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Chemical industry withholding crucial data about pesticide toxicity from regulatory authorities

Toxic chemicals

(NaturalNews) Crucial data on pesticide toxicity is often concealed by the deceptive language put in place by the chemical industry. To bypass regulatory oversight, the chemical industry uses clever marketing language to make their patented chemicals sound legitimate. Some of the biggest agrochemical formulators, including Monsanto, Dow, Bayer and Syngenta, are claiming that their chemicals are safe, while hiding the known compounding, synergistic effects of their pesticides (often hidden in patent applications).

There is no scientific standard or regulation to address the synergy of new pesticide products, the compounding effects of pesticide formulations, or the unknown toxic effects of mixing and accumulating pesticides in the fields. For these reasons alone, pesticide burden and toxicity is far greater than assumed. Over time, as various amounts of pesticides accumulate in ground water and in soil, people become nothing but rats in a DNA-damaging real life lab experiment.

The gray area: Synergistic effects of widely-used agrochemicals lead to compounding toxicity

According to an investigation by the watchdog group, the Center for Biological Diversity (CBD), nearly 100 different pesticide products aren't really safe at all, even after being given a license by the Environmental Protection Agency (EPA). Over a six year time period, the EPA actually green-lighted nearly 100 pesticide products that had synergistic compounds known for "increasing the dangers to imperiled pollinators and rare plants." Ecological biodiversity and agricultural sustainability are at risk here, but the threats are allowed to continue on.

These synergistic effects occur when two or more chemicals come together and interact in a way that increases and emboldens their toxicity. In tests, one chemical may be non-toxic at a certain level, but when the chemical is combined with another, the newfound toxicity can cause considerable harm to pollinators, rare plants or human health. The EPA may deem that a certain pesticide is safe at a certain level of exposure, but over time, intermixing chemicals can generate much greater toxic effects.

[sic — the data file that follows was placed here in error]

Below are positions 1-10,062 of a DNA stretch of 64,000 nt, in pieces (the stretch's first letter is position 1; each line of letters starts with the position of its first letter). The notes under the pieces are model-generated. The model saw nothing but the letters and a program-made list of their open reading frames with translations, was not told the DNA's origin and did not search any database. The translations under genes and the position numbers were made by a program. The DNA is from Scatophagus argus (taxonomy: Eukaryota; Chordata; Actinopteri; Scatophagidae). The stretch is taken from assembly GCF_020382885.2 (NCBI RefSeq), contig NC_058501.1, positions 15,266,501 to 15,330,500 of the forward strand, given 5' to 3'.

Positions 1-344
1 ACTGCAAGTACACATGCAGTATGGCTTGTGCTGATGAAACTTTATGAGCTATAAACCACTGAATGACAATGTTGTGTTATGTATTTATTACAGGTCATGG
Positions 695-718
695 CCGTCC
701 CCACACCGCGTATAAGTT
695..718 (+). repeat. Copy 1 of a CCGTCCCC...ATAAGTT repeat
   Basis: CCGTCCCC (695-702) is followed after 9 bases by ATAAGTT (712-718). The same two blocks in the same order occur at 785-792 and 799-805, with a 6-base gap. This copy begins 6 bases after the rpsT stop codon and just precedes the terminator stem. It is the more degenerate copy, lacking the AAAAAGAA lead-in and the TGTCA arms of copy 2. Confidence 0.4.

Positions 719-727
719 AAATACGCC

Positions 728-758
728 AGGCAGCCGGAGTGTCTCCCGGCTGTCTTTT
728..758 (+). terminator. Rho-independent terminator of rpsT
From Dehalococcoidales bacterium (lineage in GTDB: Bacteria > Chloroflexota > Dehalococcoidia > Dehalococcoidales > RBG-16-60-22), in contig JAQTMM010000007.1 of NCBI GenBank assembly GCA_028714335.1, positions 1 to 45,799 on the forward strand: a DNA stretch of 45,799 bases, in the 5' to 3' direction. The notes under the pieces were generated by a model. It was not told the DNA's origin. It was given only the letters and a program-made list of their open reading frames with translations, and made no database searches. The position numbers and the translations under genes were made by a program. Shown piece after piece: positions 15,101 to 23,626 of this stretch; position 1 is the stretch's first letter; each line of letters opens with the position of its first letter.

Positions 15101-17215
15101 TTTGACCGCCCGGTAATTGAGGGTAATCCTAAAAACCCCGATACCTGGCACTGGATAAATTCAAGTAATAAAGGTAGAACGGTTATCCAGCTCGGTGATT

The CBD's latest report, Toxic Concoctions: How the EPA Ignores the Dangers of Pesticide Cocktails, breaks down the harm that the chemical industry is doing by fooling regulatory authorities and using loopholes to embellish the data.

Over 90 agrochemicals on the market cause synergistic, compounding toxic effects

One of Dow AgroScience's toxic pesticide products was revoked in 2014 for these reasons. Dow's Enlist Duo, containing 2,4-D and glyphosate, causes such toxic, synergistic effects to plants, that the EPA revoked its license, even after approving it in October 2014.

Several products patented by Monsanto, Dow, Bayer and Syngenta have similar synergistic effects that the companies fail to properly disclose. No one is really studying and cross checking what these compounding effects can do to the environment and to human beings.

The Center for Biological Diversity investigated 140 patented products from these large chemical companies. Ninety-six of them or (69 percent) demonstrated synergy between the various active chemicals in the products. Of the patented applications, 72 percent of the products demonstrated synergy involving the most widely-used chemicals in agriculture. These chemicals included glyphosate, atrazine, 2,4-D, dicamba and the neonicotinoids thiamethoxam, imidacloprid and clothianidin, among others.

"It's alarming to see just how common it's been for the EPA to ignore how these chemical mixtures might endanger the health of our environment," said CBD scientist Nathan Donley. The EPA doesn't even cross examine compounding synergistic effects for the many different neonicotinoids.

"It's pretty clear that chemical companies knew about these potential dangers, but the EPA never bothered to demand this information from them or dig a little deeper to find it for themselves," he stated.

While the government looks the other way, CWC labs is working toward greater transparency. CWC labs will soon have the capability to disclose not only the heavy metal content of popular food items, but also various pesticide levels. In this way, CWC labs can help the public recognize where they may be consuming toxic, synergistic combinations of agrochemicals.

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